The History Show Sunday 1 March 2020
It's great to be back for another season of the History Show, at a time when our revolutionary history is very much a current affair.
As you know, while we were off the air – and just as the decade of centenaries rolled on into 2020 - the government’s plan to commemorate the Royal Irish Constabulary and the Dublin Metropolitan Police with an event at Dublin Castle sparked an angry response.
That event, which was ultimately cancelled, provoked outrage among many, led some politicians to boycott the ceremony, and gave rise to a vigorous debate.
To discuss this, Myles is joined by historian and author Brian Hanley, archivist Catriona Crowe and Jim Herlihy of the Historical and Reconciliatory Police (HARP) Society.
Murder of William Limerick Martin
Now as we've been talking about the Royal Irish Constabulary, we’re going to hear now a story that further illustrates the role of this police force in Irish history.
It takes place in Donegal in February of 1889, and involves a violent altercation that occurred when a party of RIC officers was sent to arrest the local parish priest, Father James McFadden. McFadden was a famous figure in the land campaign, a strong-minded man who was known for opposing evictions.
Our reporter Marc McMenamin has the story. He talks to local historian Brian Drummond and journalist Dean Ruxton.
Television in Ireland
Television has been a part of Irish life for nearly seventy years now.
A new book by Edward Brennan reconsiders the role of television in social change. An important aspect of this work is people's memories of television when they were growing up. The book, A Post-Nationalist History of Television in Ireland is published by Palgrave.
We also hear some memories - our producer Lorcan Clancy went to Lanesborough, County Longford, and asked people what they remember about the arrival of this new medium.
Click here for the Hindsight 2020 programme and tickets
The History Show is delighted to be collaborating with the Hinterland Festival in Kells in a new venture, a festival of history called Hindsight, from the 20th to the 22nd of March.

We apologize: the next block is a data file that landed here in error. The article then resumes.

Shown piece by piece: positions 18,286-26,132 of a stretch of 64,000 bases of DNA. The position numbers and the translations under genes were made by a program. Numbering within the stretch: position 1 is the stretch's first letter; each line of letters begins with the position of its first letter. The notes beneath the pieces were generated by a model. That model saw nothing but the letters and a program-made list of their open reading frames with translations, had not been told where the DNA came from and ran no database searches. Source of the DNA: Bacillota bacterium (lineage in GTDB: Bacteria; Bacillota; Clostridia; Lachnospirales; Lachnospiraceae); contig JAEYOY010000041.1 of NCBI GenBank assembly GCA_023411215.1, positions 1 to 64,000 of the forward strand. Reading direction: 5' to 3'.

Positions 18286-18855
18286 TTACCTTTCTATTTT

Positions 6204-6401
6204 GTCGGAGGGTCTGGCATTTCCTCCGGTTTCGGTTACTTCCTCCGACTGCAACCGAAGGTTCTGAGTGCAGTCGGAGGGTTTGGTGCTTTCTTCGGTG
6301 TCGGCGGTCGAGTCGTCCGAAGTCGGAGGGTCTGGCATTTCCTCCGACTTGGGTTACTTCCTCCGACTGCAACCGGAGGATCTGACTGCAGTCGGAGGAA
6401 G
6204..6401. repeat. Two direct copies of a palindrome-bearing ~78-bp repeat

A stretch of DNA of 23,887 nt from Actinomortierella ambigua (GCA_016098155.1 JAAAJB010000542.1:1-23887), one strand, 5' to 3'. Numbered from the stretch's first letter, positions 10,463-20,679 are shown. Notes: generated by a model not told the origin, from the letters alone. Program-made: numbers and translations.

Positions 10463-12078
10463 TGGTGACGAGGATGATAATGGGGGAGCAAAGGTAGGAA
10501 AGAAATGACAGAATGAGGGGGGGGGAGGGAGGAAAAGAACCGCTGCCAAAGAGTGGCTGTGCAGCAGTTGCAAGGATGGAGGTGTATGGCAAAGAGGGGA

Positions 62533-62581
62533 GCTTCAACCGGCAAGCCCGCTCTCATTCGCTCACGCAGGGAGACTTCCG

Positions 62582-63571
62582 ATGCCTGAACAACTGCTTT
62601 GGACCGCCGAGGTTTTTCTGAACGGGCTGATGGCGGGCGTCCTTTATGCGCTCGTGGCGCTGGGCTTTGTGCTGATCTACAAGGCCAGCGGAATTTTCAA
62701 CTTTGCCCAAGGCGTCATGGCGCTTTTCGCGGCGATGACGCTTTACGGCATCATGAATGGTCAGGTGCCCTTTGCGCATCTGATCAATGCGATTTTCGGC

Over the weekend some of the best-known authorities on the Anglo-Irish war, many of whom featured in our 10-part series last year, will share their knowledge of this pivotal, compelling, and still controversial (as we've just heard) period of Irish history.
They include John Borgonovo, Linda Connolly, Andy Bielenberg, Padraig Óg Ó Ruairc, Catriona Crowe, and our own Liz Gillis – some of the issues to be explored will include, 'The Disappeared',the Intelligence war, allegations of IRA ethnic cleansing, the controversial Dublin IRA attack on the Custom House in May 1921 and assaults on women by the IRA and the Crown forces.
A panel discussion on Saturday the 21st of March will offer assistance to anyone who wants to use online resources to trace the activities of members of their extended families during the 1916 to 1923 period.
You can visit hinterland.ie now for details on booking for Hindsight events.
About The Show
Bringing the past to life! Discover how our world was shaped as Myles Dungan and guests explore events ranging from medieval times to the recent past.
We want to help explain ourselves to ourselves. We will search out fresh angles on familiar topics, seek out the unfamiliar and will not shy away from bizarre or controversial issues. Our ultimate goal is to make The History Show the primary port of call for those with an intense or even a modest interest in the subject. We want to entice the casual and the curious to join us in celebrating the past.
Our aim is to create informative, reflective, stimulating and above all, entertaining radio.
Join us on Sundays from 6.05pm for The History Show with Myles Dungan on RTÉ Radio 1.
A Pegasus production for RTÉ.